Summit: Now, your father challenged you, in a way that’s a bit unique.

Around 1991, my father, who was a very conservative man, picked up a book by Alan Dershowitz called Contrary to Popular Opinion. And he read it. Back then, I was a political liberal. My father said to me, “You know, son, I’m reading this book despite the fact that Dershowitz and I have very different political views,” and he said, “You should do the same. You ought not to be afraid to read contrary opinions.” So I started doing that around 1992. I read a Rush Limbaugh book. I still have that copy in my office at UNC Wilmington. And I will not show you that copy because there are so many obscene words written in the margins. It was from my angry atheist days.

To look at it now, it’s like, wow, I used that kind of language and I was that angry. But about the same year — and I obviously didn’t like Rush’s book at that time — I read, though, a book called Illiberal Education by Dinesh d’Souza. And that was the first one that exposed me to the campus political correctness problems that actually infringe upon free speech.

Summit: Which is now a passion of yours.

Now it’s a passion. And I think — actually, I can tell you in all honesty — that Dinesh’s book was the first one to put some cracks into my liberal foundation. Where I said, what’s wrong with these people that they’re so insecure with their beliefs that they would act this way on college campuses? And he began my political conversion, Dinesh did. And so, I would encourage people — I don’t care what your political or religious leanings are: Be confident enough to reach out and read the opinions of those who differ from your own.

I’m reminded of something John Stuart Mill wrote in his 18th-century book On Liberty. Mills was a libertarian. I’m not. He wasn’t a believer. I am. But I’m very jealous of this one quote, which I’ll paraphrase: “The danger of censorship it twofold. Number one, it deprives people of the truth. Number two, it deprives people of a greater appreciation of the truth via its collision with falsity.” So I’m convinced if you read our stuff next to their stuff, once you’ve read their stuff, our stuff looks even better.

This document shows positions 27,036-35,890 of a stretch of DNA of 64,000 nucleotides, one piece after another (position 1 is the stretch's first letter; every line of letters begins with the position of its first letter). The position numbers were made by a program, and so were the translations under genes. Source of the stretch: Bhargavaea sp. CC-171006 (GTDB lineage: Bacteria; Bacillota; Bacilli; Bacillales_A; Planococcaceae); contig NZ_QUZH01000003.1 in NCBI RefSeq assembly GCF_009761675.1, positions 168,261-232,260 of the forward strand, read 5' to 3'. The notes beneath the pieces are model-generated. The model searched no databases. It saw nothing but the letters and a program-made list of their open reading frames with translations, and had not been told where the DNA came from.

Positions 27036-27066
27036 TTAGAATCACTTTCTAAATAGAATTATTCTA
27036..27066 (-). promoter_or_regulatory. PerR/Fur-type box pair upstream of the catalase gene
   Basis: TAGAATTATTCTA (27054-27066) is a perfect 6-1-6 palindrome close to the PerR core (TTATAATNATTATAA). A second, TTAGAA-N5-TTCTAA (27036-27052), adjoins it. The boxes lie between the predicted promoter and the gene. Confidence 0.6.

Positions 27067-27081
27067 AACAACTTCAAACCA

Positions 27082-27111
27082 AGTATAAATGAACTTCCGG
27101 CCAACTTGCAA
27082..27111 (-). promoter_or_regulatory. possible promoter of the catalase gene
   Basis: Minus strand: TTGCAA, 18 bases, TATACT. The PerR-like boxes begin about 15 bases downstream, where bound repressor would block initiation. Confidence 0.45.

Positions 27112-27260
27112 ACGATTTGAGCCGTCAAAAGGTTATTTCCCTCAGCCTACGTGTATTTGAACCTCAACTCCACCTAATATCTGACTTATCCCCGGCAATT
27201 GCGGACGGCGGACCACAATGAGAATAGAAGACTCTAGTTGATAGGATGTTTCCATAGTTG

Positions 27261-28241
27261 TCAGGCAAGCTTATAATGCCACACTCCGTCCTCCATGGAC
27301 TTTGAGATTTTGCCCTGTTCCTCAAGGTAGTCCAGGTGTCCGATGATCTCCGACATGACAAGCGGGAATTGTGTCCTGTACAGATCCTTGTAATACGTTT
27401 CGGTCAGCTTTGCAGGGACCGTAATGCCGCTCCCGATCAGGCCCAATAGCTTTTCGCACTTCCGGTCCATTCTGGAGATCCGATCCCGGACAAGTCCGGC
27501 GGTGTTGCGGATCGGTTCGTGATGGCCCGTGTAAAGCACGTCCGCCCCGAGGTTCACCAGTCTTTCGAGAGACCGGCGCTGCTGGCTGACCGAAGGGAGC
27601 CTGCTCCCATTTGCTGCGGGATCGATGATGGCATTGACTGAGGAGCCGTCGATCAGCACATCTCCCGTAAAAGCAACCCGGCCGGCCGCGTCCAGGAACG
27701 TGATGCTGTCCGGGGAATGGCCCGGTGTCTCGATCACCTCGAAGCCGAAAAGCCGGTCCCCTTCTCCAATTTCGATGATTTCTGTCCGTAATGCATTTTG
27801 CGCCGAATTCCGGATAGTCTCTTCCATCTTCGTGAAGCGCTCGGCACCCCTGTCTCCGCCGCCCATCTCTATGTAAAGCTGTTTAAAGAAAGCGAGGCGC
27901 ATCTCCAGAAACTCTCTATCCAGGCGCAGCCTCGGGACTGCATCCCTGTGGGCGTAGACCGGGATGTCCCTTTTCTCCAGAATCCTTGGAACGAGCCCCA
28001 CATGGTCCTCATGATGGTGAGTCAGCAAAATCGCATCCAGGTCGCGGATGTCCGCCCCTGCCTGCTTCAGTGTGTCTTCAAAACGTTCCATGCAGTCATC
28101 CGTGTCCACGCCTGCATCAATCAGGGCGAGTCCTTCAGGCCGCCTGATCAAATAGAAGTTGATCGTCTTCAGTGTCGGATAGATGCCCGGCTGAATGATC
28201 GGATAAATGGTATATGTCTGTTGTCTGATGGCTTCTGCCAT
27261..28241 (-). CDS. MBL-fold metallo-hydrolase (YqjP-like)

Summit: Finish this interview with the challenge.

The challenge is, cancel the cable and just try it for one year. Get rid of that satellite dish. It’s tough, but cancel it, and come to Summit and get yourself 52 books, and try to do it for one year. One year is not that long. But I’ve been at it for over five years and I have no intention whatsoever of going back. It’s the best thing I’ve ever done, and it helps me communicate better with others, regardless of where they’re coming from.

You can find Dr. Adams’ full book list and the original interview at summit.org/podcast.

Dr. Mike Adams is a professor of sociology at UNC-Wilmington and has been a faculty member of Summit’s Summer Student Conferences since 2008. He’s the author of Letters to a Young Progressive and a regular contributor to TownHall.com. He’s best known for his strong, active involvement in challenging campus censorship.